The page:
Life as a socially anxious creative in the Eurozone is tough, right? That’s the idea that Britta Thie’s Translantics explores, in the form of a web series about our digitally pubescent generation. Revolving around the intertwined lives of a group of friends, as they cross from digital to IRL, it stars a host of creatives, from Mykki Blanco to Lily McMenamy to Preston Chaunsumlit. As we premiere the fourth episode, we talked to the series’ creator Britta Thie about being on the guestlist, digital pubescence and taking inspiration from The Simpsons.
Could you explain the idea behind the title?
Britta Thie: It’s a wordplay with transitional, translation, transit and being trans – across – generations, languages, continents and most importantly, between analogue and digital. We’re this generation that was born in the 80s and grew up without internet but then, when we hit puberty, we grew up parallel to society's puberty from analogue to digital. It's about these people who are not so confident, but self-referential and self-nostalgic.
What’s this episode about?
Britta Thie: Essentially, it's about being in a club in Berlin. “The Hate Box” was inspired by Chesters, which was this ironic place to go out for the art world or young, creative people in 2012-13. The atmosphere there was always really anxiety-driven with super aggressive, macho techno playing. But actually, everyone was just ignoring each other, being observed, instead of being sociable, trying to squash their real feelings underneath the posing. “The Hate Box” name is also from a Simpsons episode!
“It's a fairy tale about a circle of friends, but they tell it themselves in a sort-of-scripted way” – Britta Thie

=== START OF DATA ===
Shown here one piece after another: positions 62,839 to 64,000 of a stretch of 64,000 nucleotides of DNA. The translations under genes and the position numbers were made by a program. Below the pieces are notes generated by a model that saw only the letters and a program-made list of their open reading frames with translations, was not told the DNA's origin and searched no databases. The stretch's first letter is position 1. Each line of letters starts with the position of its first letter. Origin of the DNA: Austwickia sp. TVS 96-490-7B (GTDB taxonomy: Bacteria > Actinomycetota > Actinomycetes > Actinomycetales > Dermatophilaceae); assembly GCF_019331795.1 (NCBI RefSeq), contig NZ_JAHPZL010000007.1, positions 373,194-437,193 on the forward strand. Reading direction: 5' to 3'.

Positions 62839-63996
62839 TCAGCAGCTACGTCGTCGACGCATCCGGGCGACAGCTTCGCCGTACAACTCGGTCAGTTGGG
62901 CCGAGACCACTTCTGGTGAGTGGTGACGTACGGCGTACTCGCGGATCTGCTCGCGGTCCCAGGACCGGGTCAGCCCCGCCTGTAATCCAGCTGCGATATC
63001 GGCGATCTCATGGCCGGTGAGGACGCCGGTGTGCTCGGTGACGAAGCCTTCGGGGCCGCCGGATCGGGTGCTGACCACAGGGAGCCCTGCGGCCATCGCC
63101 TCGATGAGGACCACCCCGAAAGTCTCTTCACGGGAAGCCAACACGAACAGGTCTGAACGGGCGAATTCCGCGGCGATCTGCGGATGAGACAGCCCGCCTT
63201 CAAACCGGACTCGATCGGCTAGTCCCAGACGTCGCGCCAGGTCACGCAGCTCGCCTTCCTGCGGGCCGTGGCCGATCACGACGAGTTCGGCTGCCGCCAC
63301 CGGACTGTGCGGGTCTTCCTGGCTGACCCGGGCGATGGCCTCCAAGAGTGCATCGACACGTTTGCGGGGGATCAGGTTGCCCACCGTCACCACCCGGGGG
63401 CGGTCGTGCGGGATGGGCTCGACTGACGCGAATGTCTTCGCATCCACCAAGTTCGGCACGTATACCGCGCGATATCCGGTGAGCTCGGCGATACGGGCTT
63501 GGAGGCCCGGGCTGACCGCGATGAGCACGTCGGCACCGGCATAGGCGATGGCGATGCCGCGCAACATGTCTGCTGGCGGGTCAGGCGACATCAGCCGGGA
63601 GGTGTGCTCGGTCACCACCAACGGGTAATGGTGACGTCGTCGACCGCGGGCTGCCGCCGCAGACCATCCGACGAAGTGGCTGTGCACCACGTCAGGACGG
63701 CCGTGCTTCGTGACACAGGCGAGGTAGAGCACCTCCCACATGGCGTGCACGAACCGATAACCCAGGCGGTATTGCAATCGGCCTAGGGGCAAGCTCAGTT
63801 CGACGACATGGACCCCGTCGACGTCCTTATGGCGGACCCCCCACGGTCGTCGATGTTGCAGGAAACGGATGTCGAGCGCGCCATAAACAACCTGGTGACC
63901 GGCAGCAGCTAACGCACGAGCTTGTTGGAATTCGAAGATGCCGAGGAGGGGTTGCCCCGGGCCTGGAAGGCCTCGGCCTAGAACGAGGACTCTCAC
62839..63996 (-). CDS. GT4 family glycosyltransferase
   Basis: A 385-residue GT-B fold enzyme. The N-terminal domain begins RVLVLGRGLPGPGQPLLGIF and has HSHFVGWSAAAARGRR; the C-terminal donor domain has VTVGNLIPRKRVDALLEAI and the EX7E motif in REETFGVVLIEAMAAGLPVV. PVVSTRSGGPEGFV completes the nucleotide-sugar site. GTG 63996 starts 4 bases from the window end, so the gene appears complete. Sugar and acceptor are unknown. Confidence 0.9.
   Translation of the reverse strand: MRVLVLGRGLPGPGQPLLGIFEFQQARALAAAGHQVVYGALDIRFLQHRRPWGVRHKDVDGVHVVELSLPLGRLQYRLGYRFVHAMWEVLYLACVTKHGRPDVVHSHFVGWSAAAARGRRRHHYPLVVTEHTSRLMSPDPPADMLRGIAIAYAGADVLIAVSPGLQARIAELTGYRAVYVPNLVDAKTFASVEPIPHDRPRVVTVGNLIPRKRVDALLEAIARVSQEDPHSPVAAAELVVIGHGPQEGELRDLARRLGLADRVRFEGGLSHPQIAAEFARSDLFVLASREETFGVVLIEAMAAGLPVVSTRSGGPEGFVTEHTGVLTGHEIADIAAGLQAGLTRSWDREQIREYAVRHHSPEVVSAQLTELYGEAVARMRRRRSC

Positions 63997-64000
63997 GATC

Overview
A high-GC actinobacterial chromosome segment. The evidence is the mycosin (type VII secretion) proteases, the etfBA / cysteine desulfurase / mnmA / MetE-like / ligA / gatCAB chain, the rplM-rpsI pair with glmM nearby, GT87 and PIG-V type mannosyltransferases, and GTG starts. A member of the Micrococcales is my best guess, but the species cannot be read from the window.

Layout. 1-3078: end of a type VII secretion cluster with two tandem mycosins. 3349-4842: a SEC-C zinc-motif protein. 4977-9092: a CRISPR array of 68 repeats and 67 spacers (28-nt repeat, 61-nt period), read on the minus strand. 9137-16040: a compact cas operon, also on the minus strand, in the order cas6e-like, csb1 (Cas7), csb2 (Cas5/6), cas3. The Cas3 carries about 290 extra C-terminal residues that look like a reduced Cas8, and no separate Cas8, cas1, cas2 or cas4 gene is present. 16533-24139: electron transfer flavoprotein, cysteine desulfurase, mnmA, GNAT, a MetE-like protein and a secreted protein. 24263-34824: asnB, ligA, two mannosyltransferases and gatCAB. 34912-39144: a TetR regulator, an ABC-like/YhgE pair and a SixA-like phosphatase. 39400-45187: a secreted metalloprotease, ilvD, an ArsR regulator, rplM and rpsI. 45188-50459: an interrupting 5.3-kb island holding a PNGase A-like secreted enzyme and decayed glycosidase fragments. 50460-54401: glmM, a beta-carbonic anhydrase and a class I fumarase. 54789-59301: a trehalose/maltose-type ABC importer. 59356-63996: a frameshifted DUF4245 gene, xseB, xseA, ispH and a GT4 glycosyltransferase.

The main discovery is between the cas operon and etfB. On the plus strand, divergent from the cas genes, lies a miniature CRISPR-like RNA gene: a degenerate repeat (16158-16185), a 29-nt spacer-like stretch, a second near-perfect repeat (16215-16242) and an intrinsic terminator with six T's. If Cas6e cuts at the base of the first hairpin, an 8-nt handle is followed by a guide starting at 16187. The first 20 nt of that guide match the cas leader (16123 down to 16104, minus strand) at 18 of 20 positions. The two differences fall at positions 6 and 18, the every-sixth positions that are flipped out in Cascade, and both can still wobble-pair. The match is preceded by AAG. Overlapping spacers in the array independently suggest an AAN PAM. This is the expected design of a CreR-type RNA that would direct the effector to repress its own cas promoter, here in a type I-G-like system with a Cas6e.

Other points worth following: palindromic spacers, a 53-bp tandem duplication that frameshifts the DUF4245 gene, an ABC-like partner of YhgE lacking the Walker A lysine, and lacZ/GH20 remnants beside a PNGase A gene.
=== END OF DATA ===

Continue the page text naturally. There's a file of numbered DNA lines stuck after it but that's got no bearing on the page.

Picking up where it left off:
A lot of the people in the show are well-known in their own rights. Did you create the characters with certain people in mind?
Britta Thie: Some of them were in my friend circle but not all of them. The dialogue isn't scripted entirely. It's kind of a collaborative piece – the people I asked to be in it make up their own characters. For example, Lily (McMenamy) is doing a great job of playing this hilarious gallerista that's not inspired by anyone real, but is just a caricature. Also, Ella Plevin’s character, Nora Bloom, who’s really mean: she invented that (even though, in this episode, Nora turns into a really sweet character). It's a fairy tale about a circle of friends, but they tell it themselves in a sort-of-scripted way. There's an image, but then they decide if they want to interpret it and how.
How did you portray this liminal state between digital and analogue that the characters are in?
Britta Thie: I work very closely with my co-director Julia Burlingham, and she always comes up with really amazing ideas, and we inspire each other. We wanted to make caricatures of the iPhone communication stuff, so it's all a little over the top and not trying so hard to be realistic. We want to draw a funny, surreal, almost painterly story of a generation that is making fun of themselves.
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